This is an reading response. The article and images come from <How to Capture Value from Collaboration, Especially If You’re Skeptical About It> by Heidi K. Gardner and Herminia Ibarra https://hbr.org/2017/05/how-to-capture-value-from-collaboration-especially-if-youre-skeptical-about-it
Teamwork all too often feels inefficient (search and coordination costs eat up time), risky(can I trust others to deliver for my client?), low value (our own area of expertise always seems most critical), and political (a sneaky way of self-promoting to other areas of one’s firm). Lurking behind these reservations may be concerns about losing relevance, becoming one of those “charismatic” leaders so often criticized as “all form, no substance.”
When we judge other’s work or group work, we usually put ourselves at a relevantly high position.
Know What Collaboration Is — and What It Isn’t
Collaboration is a way of working that attracts and involves people outside one’s formal control, organization, and expertise to accomplish common goals. Understanding what collaboration is not is a crucial part of getting better at it.
It is interesting that when we cannot explain something very clearly, we can turn to another side to say it is not something.
Collaboration is not a style. Many people naively see collaboration as a leadership style in which relationships take precedence over the task at hand. But collaboration is not consensus. On the contrary, clarity about where the buck stops is one of the most critical enablers of efficient teamwork.
This is a necessary to know balance. Collaboration does’t mean the group must reach an agreement. Collaboration is not a result. It happens and affects in the process.
We desire to the agreement, which means hopefully everybody could fully understand and support each other. It would help the whole group step into the next stage more smoothly. Otherwise, people would not want to work together anymore. If we think in this way, it means agreement in a group is to build a harmonious atmosphere, is to contribute to human management, is to keep project running. But for collaboration itself, it already works. It doesn’t need an agreement.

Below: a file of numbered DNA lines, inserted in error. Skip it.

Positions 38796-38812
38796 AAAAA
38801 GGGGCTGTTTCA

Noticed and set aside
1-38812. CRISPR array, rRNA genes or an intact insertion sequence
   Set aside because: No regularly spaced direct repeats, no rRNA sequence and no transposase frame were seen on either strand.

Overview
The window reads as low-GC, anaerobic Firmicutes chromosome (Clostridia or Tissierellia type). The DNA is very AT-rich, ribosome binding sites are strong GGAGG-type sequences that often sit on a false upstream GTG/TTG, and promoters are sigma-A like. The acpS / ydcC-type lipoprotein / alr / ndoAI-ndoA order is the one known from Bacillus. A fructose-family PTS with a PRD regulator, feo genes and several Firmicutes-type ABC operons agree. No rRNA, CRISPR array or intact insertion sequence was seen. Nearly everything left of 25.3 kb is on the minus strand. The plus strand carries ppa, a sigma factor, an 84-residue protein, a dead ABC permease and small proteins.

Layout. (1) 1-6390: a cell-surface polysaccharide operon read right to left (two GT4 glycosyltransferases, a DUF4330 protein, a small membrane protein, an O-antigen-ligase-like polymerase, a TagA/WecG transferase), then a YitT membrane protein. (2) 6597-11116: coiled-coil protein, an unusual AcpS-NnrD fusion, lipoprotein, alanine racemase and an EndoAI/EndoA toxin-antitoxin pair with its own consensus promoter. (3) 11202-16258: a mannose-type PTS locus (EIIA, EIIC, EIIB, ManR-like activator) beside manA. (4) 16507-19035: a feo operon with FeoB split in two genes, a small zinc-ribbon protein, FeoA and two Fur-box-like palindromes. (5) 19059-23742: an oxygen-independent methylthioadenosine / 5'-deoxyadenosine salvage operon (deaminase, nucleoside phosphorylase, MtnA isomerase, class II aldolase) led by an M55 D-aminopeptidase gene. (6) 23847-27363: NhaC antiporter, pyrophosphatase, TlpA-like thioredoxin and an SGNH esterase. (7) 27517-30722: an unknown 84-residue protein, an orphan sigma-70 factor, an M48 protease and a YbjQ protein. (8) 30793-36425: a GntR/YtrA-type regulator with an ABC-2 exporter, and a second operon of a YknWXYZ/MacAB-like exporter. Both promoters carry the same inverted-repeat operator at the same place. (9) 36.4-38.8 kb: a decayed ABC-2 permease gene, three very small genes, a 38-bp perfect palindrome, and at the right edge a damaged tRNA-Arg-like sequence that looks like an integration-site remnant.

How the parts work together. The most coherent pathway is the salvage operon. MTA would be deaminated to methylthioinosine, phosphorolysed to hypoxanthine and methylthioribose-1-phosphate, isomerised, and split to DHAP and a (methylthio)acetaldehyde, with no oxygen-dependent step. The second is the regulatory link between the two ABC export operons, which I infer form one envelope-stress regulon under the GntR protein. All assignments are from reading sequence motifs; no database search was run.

Collaboration is not always the answer. Former Ogilvy CEO Charlotte Beers was famous for saying, “Collaboration is highly overrated when you don’t have the right thing to do.” Collaboration is suitable for certain tasks and unsuitable for others. Too often, people will try to collaborate on everything, and wind up in endless meetings, debating ideas and struggling to find consensus.
Let’s keep thinking in this way, collaboration is a willing during the working process. So it should end at some point.
Contribute to someone else’s project. Coming to know how and when to collaborate is a learning process. Working with old hands before you forge a project of your own helps you pick up the routines, processes, and tools that make collaboration efficient. This insider knowledge can also help you identify future situations when collaboration is smart and most likely to pay off.
During the collaboration it is easy for us to take is as granted that everyone has equal position. In fact, contributing to someone’s idea or being a facilitator in other’s project are also dominated practical collaborations.